"SEGA" commented that they found this idea to be particularly eye-catching, and were impressed with such a simple image.

  • Household Resident gets up to use the Bathroom by Asami Hiroyuki-San, Age 21 (「住人、トイレで起きる」 - 朝見浩幸さん, 21歳)

The resident gets up in the middle of the night to use the Bathroom, and you must avoid being stepped on. If you are stepped on, then you will instantly die in one hit. Such small details are included by the resident being awoken by dim lights being accidently turned on by the player throughout the home.

"SEGA" commented that in terms of the impact of the idea itself,t his one was the best one. And that the idea of having the residents of the household appear in some form was a fine idea indeed.


In addition to the above three ideas, "Bamboo dragonfly; flying in the sky" by Sabihico Matsuyama (「竹とんぼ」 空を飛ぶ - 松山錆彦さん) and "The Harvest Cup; barrier" by Higashimoto Takehiko-san (「穫明カップ」 バリア - 東本岳彦さん) were also decided as "good works", but no information on them was presented.


Page 177 of the cover dated 11.1995 issue of "Sega Saturn Magazine (Japan)" announcing the contest winners in the category "Excellent Work".

The following 5 ideas were the winners of the "Excellent Work Work" category:

  • Turntable by Shimizu Noriya-San, Age 23 (「ターンテーブル」 - 清水典也さん, 23歳))

When the left switch is turned, the direction of the records rotation changes. There is also a switch on the right that turns the record player on and off, stopping the rotation completely. When the rotation stops, the BGM also stops. The stopped BGM fades back in once Tongara leaves the turntable.

"SEGA" commented how much they liked this idea, and how much it suited the world of Clockwork Knight. They really liked the idea that the rotation direction of the record can be changed by switching the switch, and so they incorporated this idea into the "detent" gears that appear in "Clock Tower".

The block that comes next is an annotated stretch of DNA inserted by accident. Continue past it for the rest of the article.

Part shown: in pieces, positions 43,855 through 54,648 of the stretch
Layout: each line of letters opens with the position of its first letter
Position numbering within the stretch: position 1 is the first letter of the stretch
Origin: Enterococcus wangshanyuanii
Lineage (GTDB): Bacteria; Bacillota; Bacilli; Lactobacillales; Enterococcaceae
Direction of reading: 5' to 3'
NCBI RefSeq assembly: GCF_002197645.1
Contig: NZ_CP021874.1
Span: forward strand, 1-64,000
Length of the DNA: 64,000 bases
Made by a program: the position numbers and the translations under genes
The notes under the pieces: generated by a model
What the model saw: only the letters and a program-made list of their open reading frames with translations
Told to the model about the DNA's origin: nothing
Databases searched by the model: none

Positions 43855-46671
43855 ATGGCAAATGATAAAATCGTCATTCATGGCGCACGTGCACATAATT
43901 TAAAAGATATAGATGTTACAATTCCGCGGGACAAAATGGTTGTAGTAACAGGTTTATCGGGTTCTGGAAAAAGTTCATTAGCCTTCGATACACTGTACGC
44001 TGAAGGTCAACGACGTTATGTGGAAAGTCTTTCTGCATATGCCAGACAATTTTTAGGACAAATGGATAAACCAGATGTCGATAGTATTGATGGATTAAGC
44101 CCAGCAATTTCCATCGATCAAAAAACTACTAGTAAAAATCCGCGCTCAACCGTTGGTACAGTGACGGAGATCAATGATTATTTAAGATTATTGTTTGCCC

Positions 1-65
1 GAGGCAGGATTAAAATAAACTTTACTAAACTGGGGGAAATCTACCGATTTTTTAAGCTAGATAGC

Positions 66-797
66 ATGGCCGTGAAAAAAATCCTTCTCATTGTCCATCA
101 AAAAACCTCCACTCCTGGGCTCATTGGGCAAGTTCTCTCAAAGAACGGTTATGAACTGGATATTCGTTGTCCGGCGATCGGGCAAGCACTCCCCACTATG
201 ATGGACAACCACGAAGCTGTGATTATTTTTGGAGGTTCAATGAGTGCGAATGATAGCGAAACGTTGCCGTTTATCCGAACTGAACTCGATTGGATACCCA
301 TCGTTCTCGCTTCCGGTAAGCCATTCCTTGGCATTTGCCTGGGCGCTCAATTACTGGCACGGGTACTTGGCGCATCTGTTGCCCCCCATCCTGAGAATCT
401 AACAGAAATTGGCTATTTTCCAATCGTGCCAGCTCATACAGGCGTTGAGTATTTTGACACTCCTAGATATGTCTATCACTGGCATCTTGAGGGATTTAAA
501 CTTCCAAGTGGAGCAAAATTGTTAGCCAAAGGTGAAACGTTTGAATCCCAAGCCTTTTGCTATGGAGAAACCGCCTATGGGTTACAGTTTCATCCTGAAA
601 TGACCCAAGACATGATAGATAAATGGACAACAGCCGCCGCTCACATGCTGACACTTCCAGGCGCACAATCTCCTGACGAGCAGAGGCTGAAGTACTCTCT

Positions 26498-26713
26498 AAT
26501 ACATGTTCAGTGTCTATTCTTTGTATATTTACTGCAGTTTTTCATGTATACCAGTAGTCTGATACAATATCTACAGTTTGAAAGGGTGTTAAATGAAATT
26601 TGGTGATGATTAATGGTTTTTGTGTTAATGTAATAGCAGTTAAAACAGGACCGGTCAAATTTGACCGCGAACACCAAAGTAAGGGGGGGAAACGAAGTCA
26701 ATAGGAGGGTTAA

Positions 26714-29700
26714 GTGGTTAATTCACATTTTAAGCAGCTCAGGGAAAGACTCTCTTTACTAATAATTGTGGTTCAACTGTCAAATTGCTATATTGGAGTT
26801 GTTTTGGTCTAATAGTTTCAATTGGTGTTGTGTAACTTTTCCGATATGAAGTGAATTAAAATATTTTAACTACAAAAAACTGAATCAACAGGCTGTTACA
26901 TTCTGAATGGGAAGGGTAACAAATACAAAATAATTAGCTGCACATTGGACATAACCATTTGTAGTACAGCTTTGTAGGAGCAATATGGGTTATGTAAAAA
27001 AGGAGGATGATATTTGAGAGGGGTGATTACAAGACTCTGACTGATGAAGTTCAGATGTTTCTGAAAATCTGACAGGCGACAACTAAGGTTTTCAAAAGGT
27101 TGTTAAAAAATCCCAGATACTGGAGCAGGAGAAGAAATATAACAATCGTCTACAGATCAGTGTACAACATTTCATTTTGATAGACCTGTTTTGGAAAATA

• New Attack Method by Taguchi Isao-San, Age 24 (「新しい攻撃法 」 - 田口 勲さん, 24歳)

Using Tongara's key to hit enimies to clear other things, or allow access to other enimies and enemies he otherwise couldn't.

"SEGA" commented how much they really liked the idea, so they adaped it and used it in the Study Room with the Edwards in parts where you can break the floor to access parts you previously couldn't, and to please try it out.

  • Cannon that can be operated Player 2 by Zero Pop-San, Age 21 (「2 Pが操作できる大砲」 - ゼロ・ポップさん, 25歳)

When Tongara reaches a certain place, a big arrow will appear in front of the screen. The original idea of this is for Player 2 to control the direction of this and decide where Tongara ends up.

"SEGA" commented how they like to use the scaling function of the Sega Saturn well, and that because of this the games artists utilised this person's idea in the large Study Room stages. They also made it so Tongara himself enters the canon without the need of assistance from Player 2, and they felt players will have fun using the cannons to switch between the front and back of the stage.

  • Page Turning of Hell by Shimoshige Masaru-San, Age 24 (「地獄のページめくり」 - 下重 勝さん, 24歳)

The basic idea was to use books around the home to help the player progress. Ideas were given such as using a book that has been spread open as a foothold to reach a higher path, or running on the pages of an open book and turning them over to defeat enemies.

"SEGA" commented that the "Study Room" stage is filled with books, so this idea was perfect. Various book "traps and gimmicks" are waiting for the player to find in that stage, and to please try to find everything.

  • Enemy Changing with Oragami by Ando Yuki-San, Age 18 (「折り紙で変化する敵」 - 安東雄起さん, 18歳)

The first form is a piece of paper that looks like origami and transforms into various shapes such as animals, etc, and it would come after you in these different forms one by one until defeated.